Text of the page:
and the Last Irish Mission (1667-1669)
The last Irish mission in the West Indies in this period
was promoted by Dermott Hederman, an Irish priest in
exile (O’Connor 2008: 221-222). Hederman founded St.
Barbara’s College in Paris in 1660 which provided for
the education of twenty students. The first step towards
establishing the mission was made in May 1666 through
the support of William Burgat, procurator of the Irish
clergy in Paris. Burgat requested that Propaganda
grant St. Barbara’s college the authorization to ordain
its students. In 1626, Urban VIII (1568-1644), gave the
rectors of the Irish Colleges permission to ordain the
students and dispatch them as missionaries in Ireland (Silke
1973: 189). In his letter, Burgat emphasised that John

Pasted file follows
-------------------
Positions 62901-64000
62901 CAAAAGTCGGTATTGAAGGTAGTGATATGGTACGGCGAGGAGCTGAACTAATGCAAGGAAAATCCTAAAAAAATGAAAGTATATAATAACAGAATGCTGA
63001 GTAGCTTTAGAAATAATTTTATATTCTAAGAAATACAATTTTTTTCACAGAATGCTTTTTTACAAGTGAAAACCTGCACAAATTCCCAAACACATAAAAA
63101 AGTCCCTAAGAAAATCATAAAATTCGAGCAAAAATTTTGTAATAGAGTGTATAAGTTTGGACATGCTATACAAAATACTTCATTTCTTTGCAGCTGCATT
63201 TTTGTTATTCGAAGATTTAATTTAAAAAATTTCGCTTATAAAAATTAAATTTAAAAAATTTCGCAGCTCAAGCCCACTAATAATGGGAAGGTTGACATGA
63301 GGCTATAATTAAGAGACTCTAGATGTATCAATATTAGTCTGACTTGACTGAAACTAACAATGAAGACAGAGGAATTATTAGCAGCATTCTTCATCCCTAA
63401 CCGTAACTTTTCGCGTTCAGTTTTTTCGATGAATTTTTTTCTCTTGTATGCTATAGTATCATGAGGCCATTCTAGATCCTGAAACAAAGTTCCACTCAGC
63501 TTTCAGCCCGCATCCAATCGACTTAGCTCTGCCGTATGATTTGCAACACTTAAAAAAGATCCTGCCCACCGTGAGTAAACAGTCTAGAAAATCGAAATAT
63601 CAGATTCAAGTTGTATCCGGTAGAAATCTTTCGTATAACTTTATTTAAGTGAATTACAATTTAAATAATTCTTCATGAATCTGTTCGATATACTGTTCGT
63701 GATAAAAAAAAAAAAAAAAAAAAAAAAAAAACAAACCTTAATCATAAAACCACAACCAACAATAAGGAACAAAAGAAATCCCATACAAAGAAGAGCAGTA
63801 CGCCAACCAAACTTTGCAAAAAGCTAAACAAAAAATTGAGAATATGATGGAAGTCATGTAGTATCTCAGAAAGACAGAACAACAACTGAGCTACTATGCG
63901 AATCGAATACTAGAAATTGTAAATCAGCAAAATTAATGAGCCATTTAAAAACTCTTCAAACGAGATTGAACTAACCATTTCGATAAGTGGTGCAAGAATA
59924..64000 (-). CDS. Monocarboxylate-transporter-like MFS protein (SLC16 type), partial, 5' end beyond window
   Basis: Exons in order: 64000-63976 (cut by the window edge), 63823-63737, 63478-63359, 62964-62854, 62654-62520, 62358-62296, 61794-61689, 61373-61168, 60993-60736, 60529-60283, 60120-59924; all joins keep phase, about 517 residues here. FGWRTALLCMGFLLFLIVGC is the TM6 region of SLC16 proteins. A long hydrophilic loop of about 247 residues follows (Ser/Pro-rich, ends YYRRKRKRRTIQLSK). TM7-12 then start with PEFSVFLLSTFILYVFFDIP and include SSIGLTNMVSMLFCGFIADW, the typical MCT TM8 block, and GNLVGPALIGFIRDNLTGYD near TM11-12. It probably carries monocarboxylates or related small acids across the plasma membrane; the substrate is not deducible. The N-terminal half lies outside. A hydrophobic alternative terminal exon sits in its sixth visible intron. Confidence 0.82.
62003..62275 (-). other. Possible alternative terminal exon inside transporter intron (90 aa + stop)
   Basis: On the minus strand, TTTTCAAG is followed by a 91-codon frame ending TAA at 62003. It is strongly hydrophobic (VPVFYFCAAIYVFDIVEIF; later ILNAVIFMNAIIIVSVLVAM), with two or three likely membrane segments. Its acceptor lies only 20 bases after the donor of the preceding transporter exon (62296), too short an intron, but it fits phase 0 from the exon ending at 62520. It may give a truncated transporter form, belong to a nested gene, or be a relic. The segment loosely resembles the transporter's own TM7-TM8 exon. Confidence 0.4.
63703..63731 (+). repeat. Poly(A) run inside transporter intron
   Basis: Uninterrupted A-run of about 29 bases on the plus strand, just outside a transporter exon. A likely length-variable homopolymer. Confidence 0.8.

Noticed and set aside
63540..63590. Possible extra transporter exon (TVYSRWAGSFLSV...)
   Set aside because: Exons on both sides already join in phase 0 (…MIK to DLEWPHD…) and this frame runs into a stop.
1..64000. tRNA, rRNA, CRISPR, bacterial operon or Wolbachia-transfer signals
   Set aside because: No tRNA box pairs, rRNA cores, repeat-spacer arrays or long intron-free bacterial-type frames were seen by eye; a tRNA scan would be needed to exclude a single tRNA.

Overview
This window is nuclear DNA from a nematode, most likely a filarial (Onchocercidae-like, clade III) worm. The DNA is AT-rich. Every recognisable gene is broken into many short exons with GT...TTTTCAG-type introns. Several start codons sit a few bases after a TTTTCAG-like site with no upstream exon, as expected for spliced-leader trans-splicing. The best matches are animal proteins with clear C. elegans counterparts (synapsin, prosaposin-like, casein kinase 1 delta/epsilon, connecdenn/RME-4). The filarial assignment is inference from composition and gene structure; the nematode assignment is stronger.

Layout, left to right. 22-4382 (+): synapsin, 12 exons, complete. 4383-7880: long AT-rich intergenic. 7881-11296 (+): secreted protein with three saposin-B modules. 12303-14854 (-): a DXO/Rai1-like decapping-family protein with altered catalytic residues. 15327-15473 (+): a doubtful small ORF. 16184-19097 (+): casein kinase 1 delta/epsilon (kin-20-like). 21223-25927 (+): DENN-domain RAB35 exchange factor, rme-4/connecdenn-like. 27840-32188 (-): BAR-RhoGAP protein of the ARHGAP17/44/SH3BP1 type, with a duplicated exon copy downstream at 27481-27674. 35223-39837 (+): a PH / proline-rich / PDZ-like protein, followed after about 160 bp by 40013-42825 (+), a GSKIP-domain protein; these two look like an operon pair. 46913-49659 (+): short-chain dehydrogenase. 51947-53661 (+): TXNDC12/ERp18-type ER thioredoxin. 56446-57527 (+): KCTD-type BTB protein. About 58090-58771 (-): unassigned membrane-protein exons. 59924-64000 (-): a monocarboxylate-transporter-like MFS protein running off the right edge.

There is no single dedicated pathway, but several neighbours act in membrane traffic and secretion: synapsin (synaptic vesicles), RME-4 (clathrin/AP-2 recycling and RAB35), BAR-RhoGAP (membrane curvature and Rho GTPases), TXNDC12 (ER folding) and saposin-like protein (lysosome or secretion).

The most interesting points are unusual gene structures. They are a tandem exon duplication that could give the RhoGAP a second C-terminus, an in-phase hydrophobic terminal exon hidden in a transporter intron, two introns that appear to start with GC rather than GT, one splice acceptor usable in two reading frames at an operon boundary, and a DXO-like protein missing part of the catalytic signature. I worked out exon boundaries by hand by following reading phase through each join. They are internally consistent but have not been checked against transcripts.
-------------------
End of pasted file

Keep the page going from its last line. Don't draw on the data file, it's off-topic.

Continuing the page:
Grace, from the diocese of Cashel, required the
missionaries to leave for St. Christopher where ‘many
thousands of Irishmen’ lived.
As in previous cases
the problems in communication between correspondents,
missionaries and Rome became obvious. Indeed, when, in
December 1666, Propaganda appointed Grace as
‘missionary in America for his nation’, the priest had
left at least six months earlier.  Furthermore, the
geographical range of Grace’s mission was largely
unknown in Rome.  Evidence of this unfolded
in February 1667, when Burgat demanded financial help
and the expansion of priests to other islands.
 In March of the same year
Burgat clarified that further resources were needed in
Guadalupe, Montserrat, Bermuda and Barbados.
gave its consent with a subsidy of fifty crowns with the
belief that the mission was giving satisfactory results.
However, that belief was unfounded. The Leewark islands